4.3  Whether the overall funding available and spent in support of the strategy is adequate in view of the environmental challenges DfT is facing.

    —  Increase investment in rail infrastructure to improve reliability and capacity.

    Delays, over-crowding and the general "feel" of train stations are frequently cited as reasons for using private cars instead of trains. The individual Train Operating Companies have a duty to operate their services and invest in the infrastructure for which they are responsible to maximise the number of passengers using the services and so can address some of these issues directly. For example, Southern is currently investing £1.2 billion in various improvements within its franchise area that have lead to significant performance improvements. However, carrying out improvements on other areas of rail infrastructure, such as signalling, electrification or to increase the capacity of the track, are the responsibility of other industry partners, particularly Network Rail, that are essentially funded by central government. Only increased funding from central government will allow these bodies to make the necessary investment to upgrade infrastructure and increase capacity to reduce delays and improve the passengers' experience of rail travel.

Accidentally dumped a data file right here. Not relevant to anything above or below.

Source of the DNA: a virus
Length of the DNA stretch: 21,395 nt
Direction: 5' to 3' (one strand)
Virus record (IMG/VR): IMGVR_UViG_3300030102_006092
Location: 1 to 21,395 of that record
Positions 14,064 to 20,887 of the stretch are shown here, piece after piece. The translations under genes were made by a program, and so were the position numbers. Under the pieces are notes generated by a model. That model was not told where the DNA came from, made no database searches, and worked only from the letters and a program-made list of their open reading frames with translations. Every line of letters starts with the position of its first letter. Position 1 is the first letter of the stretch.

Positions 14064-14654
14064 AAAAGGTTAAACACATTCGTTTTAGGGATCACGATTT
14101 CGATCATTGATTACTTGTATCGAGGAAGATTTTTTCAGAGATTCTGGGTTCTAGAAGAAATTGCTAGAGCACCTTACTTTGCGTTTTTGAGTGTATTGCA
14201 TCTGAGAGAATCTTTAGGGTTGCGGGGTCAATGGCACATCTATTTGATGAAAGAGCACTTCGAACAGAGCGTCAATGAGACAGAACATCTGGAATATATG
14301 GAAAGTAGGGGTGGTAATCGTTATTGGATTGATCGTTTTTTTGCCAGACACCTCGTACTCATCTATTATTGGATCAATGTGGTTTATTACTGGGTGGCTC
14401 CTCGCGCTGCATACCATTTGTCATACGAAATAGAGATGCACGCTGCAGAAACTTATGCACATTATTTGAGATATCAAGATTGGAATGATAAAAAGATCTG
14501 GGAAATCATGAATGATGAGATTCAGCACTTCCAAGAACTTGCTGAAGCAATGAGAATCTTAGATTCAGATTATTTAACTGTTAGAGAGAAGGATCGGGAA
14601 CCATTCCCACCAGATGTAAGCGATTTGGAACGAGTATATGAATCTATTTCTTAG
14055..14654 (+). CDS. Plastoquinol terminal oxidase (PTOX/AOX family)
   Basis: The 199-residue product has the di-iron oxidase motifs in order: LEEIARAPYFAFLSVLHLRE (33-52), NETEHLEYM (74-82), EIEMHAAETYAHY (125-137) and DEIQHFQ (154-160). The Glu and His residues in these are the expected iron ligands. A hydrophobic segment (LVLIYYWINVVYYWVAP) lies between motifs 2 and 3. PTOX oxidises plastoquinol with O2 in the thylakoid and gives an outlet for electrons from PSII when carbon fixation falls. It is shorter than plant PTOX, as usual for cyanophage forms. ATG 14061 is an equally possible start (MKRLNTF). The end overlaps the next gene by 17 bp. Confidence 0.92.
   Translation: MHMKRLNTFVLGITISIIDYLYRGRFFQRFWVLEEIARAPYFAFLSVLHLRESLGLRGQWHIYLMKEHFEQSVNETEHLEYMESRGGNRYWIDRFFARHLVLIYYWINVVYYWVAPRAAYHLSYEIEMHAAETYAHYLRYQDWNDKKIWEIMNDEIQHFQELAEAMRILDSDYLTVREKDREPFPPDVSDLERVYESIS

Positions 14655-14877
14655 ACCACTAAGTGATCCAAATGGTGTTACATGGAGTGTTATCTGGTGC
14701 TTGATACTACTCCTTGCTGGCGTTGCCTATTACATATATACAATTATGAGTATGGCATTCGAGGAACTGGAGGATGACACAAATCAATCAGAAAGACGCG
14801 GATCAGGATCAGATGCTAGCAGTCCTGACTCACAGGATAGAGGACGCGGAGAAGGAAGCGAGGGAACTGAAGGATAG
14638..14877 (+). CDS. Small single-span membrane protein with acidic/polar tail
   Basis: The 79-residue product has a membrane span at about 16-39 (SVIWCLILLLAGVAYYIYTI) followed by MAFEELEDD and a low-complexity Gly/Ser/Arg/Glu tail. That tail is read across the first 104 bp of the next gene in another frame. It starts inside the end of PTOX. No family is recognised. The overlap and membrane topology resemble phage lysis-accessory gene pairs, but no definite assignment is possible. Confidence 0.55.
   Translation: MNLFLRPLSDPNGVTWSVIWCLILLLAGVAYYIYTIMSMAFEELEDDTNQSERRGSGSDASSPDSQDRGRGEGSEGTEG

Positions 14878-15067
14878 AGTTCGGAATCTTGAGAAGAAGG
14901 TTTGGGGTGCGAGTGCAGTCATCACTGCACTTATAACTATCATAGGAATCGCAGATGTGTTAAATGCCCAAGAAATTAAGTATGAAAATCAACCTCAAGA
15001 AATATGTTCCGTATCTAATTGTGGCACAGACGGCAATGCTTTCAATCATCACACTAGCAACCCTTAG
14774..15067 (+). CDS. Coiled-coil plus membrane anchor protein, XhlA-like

—  Ensure that vehicle purchase and associated infrastructure grants are available to offset the higher costs of buying and operating low carbon vehicles to encourage take up.